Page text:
MUSTACHE: I like the idea of the plot, making a middle-schooler choose what parent to live with but make sure to check logistics of this because in my former state, the court decides until the child is sixteen then they can choose. Maybe just add a sentence about it. In your first 250 I wanted you to start in the court with the MC staring out at her parents, one on one side, one on the other. Good job, both of you!

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  10. These are two great concepts:

    Memory Baker: Query: The query is good and tugs at the heart. I love the story of a kid who loves their grandparents. I think cooking is topical and a good draw for kids that age, especially with shows like master chef jr. and chopped jr. (I don't know the actual names of the show). I think the fact that Nora will bake with her grandmother is wonderful and give the opportunity for some not so serious fun moments. 250: I love your voice. My only gripe is that the line: "But I love my grandma" threw me off. It seems very awkward phrased that way.

    Mustache Head: The query was great. The stakes are high and it is a decision that no kid wants to make. I remember as a kid wondering who I would have to choose if my parents divorced (BTW they never divorced or came close. They just celebrated their 51st wedding anniversary). But to my point I think ever kid frets over having to make that decision and not wanting to hurt their parent's feelings. 250: I think the voice is spot on and spunky. It sounds just like how a middle school student would talk. I don't know about the mustache line. It didn't do anything for me or seem to move the plot along. I would suggest lose that part. (BTW Do middle school girls wax their lips? I'm asking because I don't know.)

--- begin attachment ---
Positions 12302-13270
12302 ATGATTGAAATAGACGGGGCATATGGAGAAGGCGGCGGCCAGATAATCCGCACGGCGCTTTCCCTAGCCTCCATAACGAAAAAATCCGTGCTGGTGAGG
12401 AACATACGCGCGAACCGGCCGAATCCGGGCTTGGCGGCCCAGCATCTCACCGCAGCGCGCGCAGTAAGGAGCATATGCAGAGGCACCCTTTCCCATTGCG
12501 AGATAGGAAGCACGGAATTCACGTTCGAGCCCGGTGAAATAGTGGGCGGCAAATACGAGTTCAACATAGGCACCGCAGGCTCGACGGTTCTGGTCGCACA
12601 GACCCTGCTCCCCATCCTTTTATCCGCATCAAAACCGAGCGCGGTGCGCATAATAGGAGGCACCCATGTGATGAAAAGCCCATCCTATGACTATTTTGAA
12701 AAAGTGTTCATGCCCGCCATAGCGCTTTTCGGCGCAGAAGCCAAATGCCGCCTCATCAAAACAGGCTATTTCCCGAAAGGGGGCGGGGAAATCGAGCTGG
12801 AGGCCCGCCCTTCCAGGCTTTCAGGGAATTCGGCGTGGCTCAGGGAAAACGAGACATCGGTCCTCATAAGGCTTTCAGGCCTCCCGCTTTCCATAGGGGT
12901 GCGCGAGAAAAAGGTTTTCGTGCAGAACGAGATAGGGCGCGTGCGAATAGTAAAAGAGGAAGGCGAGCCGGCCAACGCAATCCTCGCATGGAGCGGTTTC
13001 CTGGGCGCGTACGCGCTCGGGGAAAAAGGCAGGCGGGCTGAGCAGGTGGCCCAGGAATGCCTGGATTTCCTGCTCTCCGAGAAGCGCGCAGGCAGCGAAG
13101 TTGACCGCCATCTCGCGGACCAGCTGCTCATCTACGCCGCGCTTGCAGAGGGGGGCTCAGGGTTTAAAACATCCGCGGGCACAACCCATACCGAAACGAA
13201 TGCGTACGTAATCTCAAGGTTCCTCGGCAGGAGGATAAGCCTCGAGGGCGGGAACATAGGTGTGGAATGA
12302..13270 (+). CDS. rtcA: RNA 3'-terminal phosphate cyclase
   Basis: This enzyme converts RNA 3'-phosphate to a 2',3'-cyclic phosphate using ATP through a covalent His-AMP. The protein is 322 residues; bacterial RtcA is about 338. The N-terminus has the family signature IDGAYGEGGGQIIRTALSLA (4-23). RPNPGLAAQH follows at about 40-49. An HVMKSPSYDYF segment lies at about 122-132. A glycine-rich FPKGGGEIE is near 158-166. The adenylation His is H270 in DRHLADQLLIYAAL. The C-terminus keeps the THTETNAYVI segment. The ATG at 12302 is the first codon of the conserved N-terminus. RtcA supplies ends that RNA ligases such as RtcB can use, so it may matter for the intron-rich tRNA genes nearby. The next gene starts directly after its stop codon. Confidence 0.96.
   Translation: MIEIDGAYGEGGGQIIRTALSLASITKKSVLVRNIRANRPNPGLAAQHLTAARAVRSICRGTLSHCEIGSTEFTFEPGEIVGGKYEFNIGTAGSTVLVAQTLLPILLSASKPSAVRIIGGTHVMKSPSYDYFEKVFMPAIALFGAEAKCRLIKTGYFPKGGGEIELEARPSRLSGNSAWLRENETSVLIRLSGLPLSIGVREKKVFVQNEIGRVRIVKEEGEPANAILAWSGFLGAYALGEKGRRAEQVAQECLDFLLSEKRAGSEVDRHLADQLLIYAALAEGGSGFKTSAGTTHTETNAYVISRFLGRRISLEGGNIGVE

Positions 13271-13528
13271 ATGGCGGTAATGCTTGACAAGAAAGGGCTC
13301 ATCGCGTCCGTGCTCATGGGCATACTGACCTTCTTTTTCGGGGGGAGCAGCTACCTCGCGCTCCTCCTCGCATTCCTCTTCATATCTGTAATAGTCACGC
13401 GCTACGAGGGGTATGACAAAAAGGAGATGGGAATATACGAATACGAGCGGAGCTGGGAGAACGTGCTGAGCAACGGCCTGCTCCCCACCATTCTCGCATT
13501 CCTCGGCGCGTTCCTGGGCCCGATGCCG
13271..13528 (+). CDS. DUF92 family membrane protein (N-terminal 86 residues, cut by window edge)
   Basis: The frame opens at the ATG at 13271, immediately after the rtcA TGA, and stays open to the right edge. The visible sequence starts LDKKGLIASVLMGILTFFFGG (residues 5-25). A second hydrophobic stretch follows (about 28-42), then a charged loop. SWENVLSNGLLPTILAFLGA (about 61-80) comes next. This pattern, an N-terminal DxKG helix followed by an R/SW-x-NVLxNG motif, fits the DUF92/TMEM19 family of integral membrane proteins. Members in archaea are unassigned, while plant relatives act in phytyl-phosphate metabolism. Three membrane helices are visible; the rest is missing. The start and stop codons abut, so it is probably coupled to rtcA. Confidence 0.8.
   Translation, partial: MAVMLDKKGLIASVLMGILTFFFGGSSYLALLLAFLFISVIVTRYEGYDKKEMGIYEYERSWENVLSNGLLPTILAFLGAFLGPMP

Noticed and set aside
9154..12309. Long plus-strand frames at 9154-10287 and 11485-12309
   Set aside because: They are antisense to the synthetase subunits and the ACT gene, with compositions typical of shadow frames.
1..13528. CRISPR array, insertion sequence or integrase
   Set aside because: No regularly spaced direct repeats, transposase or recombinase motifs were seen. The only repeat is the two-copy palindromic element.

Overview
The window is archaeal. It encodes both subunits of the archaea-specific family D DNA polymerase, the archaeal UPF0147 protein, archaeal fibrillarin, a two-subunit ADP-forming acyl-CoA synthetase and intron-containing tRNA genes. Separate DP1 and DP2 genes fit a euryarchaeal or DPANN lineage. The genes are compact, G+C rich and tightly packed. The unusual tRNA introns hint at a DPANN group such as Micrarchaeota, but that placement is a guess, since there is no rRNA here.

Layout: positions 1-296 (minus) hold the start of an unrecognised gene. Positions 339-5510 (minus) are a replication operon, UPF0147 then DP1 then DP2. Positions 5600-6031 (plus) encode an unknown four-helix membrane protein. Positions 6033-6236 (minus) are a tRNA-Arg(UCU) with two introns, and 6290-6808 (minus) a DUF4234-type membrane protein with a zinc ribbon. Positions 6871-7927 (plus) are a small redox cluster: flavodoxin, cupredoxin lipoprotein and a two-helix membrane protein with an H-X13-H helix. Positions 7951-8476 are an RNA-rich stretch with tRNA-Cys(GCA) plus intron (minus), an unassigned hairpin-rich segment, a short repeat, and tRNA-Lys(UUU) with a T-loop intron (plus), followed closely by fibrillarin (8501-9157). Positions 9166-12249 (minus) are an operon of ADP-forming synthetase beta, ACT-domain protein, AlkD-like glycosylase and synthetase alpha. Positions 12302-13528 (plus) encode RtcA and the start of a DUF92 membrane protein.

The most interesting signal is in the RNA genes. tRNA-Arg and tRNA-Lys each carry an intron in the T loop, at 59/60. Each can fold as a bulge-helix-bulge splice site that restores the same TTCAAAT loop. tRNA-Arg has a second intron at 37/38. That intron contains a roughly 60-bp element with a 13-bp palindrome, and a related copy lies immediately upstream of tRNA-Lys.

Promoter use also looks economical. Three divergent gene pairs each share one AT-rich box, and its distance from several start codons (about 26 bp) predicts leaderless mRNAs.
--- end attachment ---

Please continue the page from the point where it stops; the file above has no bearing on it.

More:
Over all both were great.

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  11. These are two great concepts:

    Memory Baker: Query: The query is good and tugs at the heart. I love the story of a kid who loves their grandparents. I think cooking is topical and a good draw for kids that age, especially with shows like master chef jr. and chopped jr. (I don't know the actual names of the show). I think the fact that Nora will bake with her grandmother is wonderful and give the opportunity for some not so serious fun moments. 250: I love your voice. My only gripe is that the line: "But I love my grandma" threw me off. It seems very awkward phrased that way.